To the north and west of Caimari is the Serra de Tramuntana mountain range, whose rocky peaks and hidden bays beg for hikes. Those on holidays to Majorca generally choose to rent a bike and weave along the dirt paths, or set out on foot, enjoying the sites at their own pace.
There’s no limit to exploring Caimari’s picturesque countryside. The outskirts of town are also lined with olive, lemon and almond groves, whose rows you can wander down in the Spanish sunshine.
Caimari features a handful of eateries that are mostly scattered around the main square. The restaurants here ooze authenticity, with family-grown recipes using local specialities in quaint, rustic settings.
You can kick off the afternoon with light tapas and pizza at Sa Tafona Caimari, before popping into the shop at the back where handmade crafts and olive products are sold.
For dinner, Ca Na Toneta is touted as a foodie haven, where you’ll be treated to a set, six-course meal of local, seasonal dishes. They have a separate space for drinks, plus an outdoor terrace beside a quirky mural.
Caimari’s speciality drink is a herbal liqueur called hierbas. It’s made from a centuries-old recipe and comes in a sweet flavour, dry or a mixture of the two. It’s made of a blend of distilled molasses and wine, which are then spiced with herbs like camomile, mint, rosemary, thyme and others, rumoured to be great for digestion.
Olive groves around the town’s outer limits might give a clue as to what Caimari’s main export is – here, they take olives seriously. There’s even an olive press in the centre of town, where you can see just how their olive oil is made, plus shops selling all kinds of products made from the fruit, so you can take a bit of the town’s biggest export home.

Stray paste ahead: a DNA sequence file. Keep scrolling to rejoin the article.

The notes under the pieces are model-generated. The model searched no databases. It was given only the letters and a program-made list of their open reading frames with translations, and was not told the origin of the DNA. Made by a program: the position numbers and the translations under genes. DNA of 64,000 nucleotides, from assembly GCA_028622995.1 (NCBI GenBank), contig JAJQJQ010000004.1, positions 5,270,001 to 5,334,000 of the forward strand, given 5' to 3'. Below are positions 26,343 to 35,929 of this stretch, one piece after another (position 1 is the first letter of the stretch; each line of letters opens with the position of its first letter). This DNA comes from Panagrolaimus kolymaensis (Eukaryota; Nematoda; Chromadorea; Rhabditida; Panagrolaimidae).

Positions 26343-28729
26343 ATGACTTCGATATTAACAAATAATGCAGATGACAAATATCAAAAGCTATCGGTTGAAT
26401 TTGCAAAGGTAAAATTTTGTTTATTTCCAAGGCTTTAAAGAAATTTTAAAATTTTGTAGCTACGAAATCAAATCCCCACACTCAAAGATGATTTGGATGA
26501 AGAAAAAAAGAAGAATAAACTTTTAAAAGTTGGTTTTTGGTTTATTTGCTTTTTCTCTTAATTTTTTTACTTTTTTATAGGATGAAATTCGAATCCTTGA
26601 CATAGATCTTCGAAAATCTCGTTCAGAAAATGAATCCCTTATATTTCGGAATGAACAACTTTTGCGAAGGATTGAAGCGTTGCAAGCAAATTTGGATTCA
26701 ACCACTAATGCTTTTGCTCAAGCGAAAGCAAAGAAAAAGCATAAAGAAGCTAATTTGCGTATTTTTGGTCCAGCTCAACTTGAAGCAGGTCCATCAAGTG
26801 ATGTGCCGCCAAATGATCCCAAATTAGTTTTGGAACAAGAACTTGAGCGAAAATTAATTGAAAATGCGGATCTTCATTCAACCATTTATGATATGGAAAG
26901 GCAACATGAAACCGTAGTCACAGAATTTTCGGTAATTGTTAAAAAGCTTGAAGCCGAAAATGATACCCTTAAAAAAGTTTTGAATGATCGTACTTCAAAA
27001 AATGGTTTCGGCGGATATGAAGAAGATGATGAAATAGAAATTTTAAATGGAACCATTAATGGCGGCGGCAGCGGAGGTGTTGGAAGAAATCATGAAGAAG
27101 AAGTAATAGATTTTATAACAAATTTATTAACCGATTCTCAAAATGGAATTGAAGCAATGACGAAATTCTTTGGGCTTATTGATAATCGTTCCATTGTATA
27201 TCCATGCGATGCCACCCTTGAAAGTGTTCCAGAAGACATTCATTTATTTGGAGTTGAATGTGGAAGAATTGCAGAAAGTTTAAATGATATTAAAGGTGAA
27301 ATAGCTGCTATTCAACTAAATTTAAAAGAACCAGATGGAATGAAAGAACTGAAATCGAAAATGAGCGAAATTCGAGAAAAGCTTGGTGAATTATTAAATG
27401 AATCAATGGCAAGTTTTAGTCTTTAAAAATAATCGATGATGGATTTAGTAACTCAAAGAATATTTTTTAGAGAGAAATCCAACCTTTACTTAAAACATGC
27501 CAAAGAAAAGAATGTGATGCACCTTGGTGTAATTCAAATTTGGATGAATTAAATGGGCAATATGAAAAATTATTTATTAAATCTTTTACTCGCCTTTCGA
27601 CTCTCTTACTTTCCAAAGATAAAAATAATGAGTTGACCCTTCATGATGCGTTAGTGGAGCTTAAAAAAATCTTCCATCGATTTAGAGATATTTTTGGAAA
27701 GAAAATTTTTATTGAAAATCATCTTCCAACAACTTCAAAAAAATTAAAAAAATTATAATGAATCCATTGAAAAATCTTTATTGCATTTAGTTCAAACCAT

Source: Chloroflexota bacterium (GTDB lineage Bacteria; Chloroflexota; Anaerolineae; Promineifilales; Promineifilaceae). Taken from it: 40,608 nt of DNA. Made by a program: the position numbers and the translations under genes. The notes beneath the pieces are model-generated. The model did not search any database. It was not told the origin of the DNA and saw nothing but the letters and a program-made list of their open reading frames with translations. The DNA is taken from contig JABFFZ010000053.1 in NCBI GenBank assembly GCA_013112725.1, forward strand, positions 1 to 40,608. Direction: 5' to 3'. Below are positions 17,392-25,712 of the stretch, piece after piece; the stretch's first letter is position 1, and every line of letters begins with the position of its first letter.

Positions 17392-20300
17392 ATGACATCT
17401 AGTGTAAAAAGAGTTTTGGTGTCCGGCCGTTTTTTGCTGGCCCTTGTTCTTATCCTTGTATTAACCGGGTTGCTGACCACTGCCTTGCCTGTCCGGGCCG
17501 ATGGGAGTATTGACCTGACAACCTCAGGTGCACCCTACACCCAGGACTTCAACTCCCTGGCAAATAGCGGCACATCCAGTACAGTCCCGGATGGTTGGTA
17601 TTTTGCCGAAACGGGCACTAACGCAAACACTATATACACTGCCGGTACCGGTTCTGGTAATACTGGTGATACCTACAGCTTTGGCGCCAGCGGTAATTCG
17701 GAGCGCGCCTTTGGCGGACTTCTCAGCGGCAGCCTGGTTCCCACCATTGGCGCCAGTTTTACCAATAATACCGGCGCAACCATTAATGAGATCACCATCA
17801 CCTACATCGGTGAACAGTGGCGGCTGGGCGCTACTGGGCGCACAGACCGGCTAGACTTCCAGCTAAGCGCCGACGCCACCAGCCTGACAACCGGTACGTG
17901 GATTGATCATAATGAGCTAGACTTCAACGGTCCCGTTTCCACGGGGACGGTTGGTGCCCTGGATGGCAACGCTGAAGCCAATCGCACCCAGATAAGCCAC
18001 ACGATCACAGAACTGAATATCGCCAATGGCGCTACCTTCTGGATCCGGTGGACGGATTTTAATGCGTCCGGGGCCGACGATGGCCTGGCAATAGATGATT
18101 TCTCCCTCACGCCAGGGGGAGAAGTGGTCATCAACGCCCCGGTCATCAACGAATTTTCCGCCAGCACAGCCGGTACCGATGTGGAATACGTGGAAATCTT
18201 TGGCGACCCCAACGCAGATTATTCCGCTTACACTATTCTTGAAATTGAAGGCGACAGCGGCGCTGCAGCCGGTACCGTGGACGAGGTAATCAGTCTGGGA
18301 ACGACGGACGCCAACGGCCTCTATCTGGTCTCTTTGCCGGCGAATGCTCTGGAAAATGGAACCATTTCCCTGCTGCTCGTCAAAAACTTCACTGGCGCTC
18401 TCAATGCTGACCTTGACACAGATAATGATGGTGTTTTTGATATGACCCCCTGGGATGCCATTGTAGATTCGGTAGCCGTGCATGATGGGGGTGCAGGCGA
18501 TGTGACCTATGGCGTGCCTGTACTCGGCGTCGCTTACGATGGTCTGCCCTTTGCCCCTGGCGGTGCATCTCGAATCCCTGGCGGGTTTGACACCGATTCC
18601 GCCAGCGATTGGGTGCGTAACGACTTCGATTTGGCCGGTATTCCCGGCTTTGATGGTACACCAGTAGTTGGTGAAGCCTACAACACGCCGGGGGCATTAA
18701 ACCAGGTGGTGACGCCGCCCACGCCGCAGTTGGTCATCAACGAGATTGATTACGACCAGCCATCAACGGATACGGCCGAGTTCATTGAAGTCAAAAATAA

Every November, Caimari holds an Olive Fair, in which stalls selling olive products and fresh samplings overrun the streets. If you’re lucky enough to be there, you’ll get the chance to taste local olives and celebrate the town’s unique history.
Caimari’s central location makes it a great base for day trips around the rest of Majorca – with a hire car, the entire island is yours. When you aren’t hiking through the nearby mountains, you can liven things up and take the 20-minute drive into Alcudia and sunbathe along the shores of the peaceful bay, or grab a drink on an outdoor terrace. The lively town of Inca also isn’t far off, and makes for a swoon-worthy shopping trip.
Best to hire a car
You’ll land at the Palma de Mallorca Airport on the south side of the island and a 40 minute drive north east will help you reach your hotel in Caimari.
There isn’t a convenient public transport service running through this small inland town so it is best to hire a car upon arrival.
By doing this you’ll have better access to the beaches, towns and tourist attractions which can all be easily reached via car.
Best time of year to visit
The island of Majorca enjoys over 300 days of sunshine a year so you can expect to tan all year round here, meaning that even booking last minute holidays to Majorca should still guarantee you a healthy dose of sun.
Caimari’s temperatures average out at 26C in August and drop to 10C in January. By midday the temperatures will be marginally hotter than these numbers though.
An Olive Fair is held every year on the third Sunday of November to celebrate the town’s trade. Visitors gather from all over the island to shop at a large market that sells an abundance of Olive Oil themed products.